'Live Act Without Peer...'

17 May 2017

Two shows in and #U2TheJoshuaTree2017 is going down well with the critics. Here’s a few early highlights - follow the links to read reviews in full.

'U2 have spent their entire career proving doubters wrong,’ writes Andy Greene in Rolling Stone, ‘Fiercely resisting the easy lure of nostalgia and rising above any move that hints at cynicism. Time and time again throughout the new tour's U.S. opener at Seattle's CenturyLink Field, U2 proved how a 30-year-old album can speak to the issues of today – whether they be immigration, U.S. foreign policy or the dwindling power of labor unions – while reminding the audience that they are a live act simply without peer. The band has always done their best work under trying circumstances, and in the words of Bono back around the time they came back with "Beautiful Day," it really felt like they were reapplying for the job of the best band in the world by showing how they earned the title in the first place. More here...

'Thirty years on,’ writes Neil McCormick in The Telegraph in the UK, 'U2 perform The Joshua Tree with the same belief that rock and roll can change the world.'
'As the show drew to a close during a devastating version of Miss Sarajevo, a stadium full of Americans could be seen cheering the image of a young female Muslim Syrian refugee while Bono recited the Statue of Liberty quote from Emma Lazarus’s The New Colossus, “Give me your tired, your poor, your huddled masses yearning to be free.”
'It was moving stuff. U2’s original Joshua Tree tour back in the Eighties set out their claim to be the greatest rock band of their era. Thirty years on, still absurdly persisting in their belief that rock and roll can change the world, they may have even, er, trumped themselves.’ More here...

Barry Egan  in the Irish Independent called the night,  'An unambiguously powerful concert by a band back to their visceral and epic best’.

'They kick off this set with a rollicking  Where The Streets Have No Name — with Anton Corbijn's new pictures of ‘The Joshua Tree' area and the desert behind U2 on giant screens — before going into I Still Haven’t Found What I’m Looking For and then, With Or Without You.
During the seismic spirituality of With Or Without — with a reddish sunset-covered mountains lighting up the massive stage — Bono, as he often is, was transformed for those moments. He sang with a passion that went beyond performing. Indeed U2 performed with a passion that went beyond, well beyond, mere performance.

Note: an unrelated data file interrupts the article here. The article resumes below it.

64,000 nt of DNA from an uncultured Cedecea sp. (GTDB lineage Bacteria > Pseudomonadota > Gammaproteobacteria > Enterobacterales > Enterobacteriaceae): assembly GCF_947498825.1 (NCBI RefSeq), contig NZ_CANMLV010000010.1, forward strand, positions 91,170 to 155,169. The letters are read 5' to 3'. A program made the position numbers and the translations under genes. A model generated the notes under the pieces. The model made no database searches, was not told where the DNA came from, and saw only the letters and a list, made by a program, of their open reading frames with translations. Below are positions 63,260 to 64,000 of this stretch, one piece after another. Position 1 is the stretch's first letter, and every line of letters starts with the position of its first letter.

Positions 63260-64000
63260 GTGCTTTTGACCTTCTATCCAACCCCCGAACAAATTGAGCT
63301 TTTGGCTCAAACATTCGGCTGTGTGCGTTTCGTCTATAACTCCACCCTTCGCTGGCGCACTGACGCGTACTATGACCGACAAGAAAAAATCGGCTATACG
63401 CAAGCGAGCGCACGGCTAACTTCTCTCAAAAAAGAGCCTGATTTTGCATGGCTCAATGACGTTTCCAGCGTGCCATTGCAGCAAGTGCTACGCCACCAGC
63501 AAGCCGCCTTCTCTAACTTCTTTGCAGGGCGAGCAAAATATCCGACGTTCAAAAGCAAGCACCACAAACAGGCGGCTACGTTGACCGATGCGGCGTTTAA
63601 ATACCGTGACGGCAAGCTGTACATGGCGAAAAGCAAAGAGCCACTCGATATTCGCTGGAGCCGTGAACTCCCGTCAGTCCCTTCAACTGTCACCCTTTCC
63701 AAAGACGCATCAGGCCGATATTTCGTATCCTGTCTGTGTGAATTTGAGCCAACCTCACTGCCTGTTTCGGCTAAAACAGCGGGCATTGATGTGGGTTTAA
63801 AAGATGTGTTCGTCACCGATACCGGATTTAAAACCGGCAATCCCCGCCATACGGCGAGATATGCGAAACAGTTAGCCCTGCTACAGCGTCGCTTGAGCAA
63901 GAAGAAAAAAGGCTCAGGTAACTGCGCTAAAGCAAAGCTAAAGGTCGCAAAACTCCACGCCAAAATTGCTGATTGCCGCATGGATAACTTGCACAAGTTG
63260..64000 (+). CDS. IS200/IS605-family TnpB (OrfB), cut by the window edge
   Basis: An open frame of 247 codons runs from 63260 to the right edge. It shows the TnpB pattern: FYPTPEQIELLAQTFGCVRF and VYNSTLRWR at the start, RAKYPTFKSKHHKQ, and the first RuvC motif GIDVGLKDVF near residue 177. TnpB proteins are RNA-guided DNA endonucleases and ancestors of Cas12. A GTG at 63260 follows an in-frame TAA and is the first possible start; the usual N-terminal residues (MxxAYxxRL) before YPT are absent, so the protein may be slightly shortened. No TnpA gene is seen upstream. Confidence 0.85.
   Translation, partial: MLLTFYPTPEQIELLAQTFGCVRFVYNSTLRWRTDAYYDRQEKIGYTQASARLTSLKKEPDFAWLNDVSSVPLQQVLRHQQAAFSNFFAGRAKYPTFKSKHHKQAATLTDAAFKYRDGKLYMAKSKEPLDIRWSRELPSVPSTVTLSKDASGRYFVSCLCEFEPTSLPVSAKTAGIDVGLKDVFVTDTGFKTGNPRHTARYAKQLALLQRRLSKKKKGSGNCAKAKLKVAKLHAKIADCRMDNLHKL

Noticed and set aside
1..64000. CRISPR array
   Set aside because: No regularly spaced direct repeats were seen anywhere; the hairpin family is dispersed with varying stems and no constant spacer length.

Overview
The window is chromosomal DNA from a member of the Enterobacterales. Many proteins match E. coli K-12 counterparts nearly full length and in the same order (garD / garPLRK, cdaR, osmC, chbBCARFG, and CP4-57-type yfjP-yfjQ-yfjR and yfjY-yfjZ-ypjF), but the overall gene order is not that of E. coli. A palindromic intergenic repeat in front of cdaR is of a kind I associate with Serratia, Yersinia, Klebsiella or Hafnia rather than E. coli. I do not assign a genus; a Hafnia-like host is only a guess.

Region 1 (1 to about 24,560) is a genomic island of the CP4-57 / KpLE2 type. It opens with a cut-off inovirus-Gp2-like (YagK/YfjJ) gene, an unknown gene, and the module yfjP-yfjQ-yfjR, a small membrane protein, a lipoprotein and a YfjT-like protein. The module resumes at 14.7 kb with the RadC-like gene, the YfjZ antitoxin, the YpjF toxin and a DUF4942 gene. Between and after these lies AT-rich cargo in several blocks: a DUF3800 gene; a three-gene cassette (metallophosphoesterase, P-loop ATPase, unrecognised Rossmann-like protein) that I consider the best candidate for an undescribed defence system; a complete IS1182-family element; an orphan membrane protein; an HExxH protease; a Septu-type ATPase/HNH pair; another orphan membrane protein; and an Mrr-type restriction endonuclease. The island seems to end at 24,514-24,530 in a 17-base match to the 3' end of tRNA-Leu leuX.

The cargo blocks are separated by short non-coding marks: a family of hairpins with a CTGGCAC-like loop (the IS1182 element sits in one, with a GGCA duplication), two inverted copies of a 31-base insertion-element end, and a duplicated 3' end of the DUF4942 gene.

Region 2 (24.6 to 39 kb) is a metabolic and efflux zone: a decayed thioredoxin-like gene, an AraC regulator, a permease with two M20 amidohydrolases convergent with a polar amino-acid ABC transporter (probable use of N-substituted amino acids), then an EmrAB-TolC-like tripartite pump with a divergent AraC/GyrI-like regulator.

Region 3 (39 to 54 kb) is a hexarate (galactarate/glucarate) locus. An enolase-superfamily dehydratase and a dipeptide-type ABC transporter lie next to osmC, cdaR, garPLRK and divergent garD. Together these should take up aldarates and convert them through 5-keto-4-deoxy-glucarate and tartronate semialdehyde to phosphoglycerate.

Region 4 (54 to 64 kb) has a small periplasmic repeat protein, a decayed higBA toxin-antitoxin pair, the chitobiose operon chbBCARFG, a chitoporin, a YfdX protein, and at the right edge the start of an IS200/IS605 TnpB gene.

With a huge silhouette of a single Joshua Tree shooting up into the sky behind them, this was something special on what Bono called a concrete temple.' More here...

'One reason to revive “The Joshua Tree”,’ reported Jon Pareles in The New York Times, ‘Is that its concerns — personal, societal, mystical — haven’t disappeared.'

“The Joshua Tree” was performed against (a) video backdrop, often with starkly beautiful desert scenes by Anton Corbijn, the photographer for the “Joshua Tree” album cover and many other U2 graphics. The band was dwarfed, but the music wasn’t. Larry Mullen Jr. on drums, Adam Clayton on bass and the Edge on guitar tore into the urgent rhythmic flux of “Where the Streets Have No Name.” Against the craggy postpunk groove of “Bullet the Blue Sky,” both Bono’s falsetto and the Edge’s guitar leads were keening sirens.

“The Joshua Tree” was a high-water mark of an era when leading rockers were eager to be role models and do-gooders, putting on benefit concerts like Live Aid and Amnesty International’s Conspiracy of Hope tour, which both included U2. A backlash would soon dismiss similar efforts as naïve or pretentious, but U2 has persisted. It doesn’t write scolding protests; it strives for empathy, hope and, ultimately, exaltation.

One reason to revive “The Joshua Tree” is that its concerns — personal, societal, mystical — haven’t disappeared. Some of its songs hold eerie resonances with present American problems. “Running to Stand Still” is a portrait of an addict, while “Red Hill Mining Town” contemplates vanishing mining jobs. For “Mothers of the Disappeared,” an elegy for political prisoners, Eddie Vedder of Pearl Jam sang a verse, and U2 was also joined by Ben Harper and the concert’s openers, Mumford & Sons. More here...

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